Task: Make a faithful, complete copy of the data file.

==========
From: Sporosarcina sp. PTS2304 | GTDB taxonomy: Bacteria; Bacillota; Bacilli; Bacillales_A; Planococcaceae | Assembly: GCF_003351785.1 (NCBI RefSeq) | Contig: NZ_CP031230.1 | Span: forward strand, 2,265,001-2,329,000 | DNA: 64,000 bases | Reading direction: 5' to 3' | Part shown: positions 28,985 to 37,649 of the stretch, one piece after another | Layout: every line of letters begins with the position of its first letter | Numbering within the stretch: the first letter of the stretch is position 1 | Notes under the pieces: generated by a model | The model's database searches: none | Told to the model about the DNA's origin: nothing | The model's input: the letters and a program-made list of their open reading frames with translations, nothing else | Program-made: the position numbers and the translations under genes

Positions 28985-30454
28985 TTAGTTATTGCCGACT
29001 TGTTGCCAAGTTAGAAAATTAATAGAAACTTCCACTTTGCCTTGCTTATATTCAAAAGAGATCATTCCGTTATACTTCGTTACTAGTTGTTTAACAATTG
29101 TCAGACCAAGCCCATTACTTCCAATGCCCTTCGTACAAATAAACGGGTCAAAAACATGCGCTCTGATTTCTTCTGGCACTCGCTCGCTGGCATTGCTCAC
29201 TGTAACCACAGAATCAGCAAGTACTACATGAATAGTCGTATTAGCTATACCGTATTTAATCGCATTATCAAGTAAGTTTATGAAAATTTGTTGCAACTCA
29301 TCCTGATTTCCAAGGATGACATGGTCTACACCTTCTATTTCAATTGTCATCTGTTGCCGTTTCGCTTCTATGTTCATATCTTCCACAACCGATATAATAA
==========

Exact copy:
From: Sporosarcina sp. PTS2304 | GTDB taxonomy: Bacteria; Bacillota; Bacilli; Bacillales_A; Planococcaceae | Assembly: GCF_003351785.1 (NCBI RefSeq) | Contig: NZ_CP031230.1 | Span: forward strand, 2,265,001-2,329,000 | DNA: 64,000 bases | Reading direction: 5' to 3' | Part shown: positions 28,985 to 37,649 of the stretch, one piece after another | Layout: every line of letters begins with the position of its first letter | Numbering within the stretch: the first letter of the stretch is position 1 | Notes under the pieces: generated by a model | The model's database searches: none | Told to the model about the DNA's origin: nothing | The model's input: the letters and a program-made list of their open reading frames with translations, nothing else | Program-made: the position numbers and the translations under genes

Positions 28985-30454
28985 TTAGTTATTGCCGACT
29001 TGTTGCCAAGTTAGAAAATTAATAGAAACTTCCACTTTGCCTTGCTTATATTCAAAAGAGATCATTCCGTTATACTTCGTTACTAGTTGTTTAACAATTG
29101 TCAGACCAAGCCCATTACTTCCAATGCCCTTCGTACAAATAAACGGGTCAAAAACATGCGCTCTGATTTCTTCTGGCACTCGCTCGCTGGCATTGCTCAC
29201 TGTAACCACAGAATCAGCAAGTACTACATGAATAGTCGTATTAGCTATACCGTATTTAATCGCATTATCAAGTAAGTTTATGAAAATTTGTTGCAACTCA
29301 TCCTGATTTCCAAGGATGACATGGTCTACACCTTCTATTTCAATTGTCATCTGTTGCCGTTTCGCTTCTATGTTCATATCTTCCACAACCGATATAATAA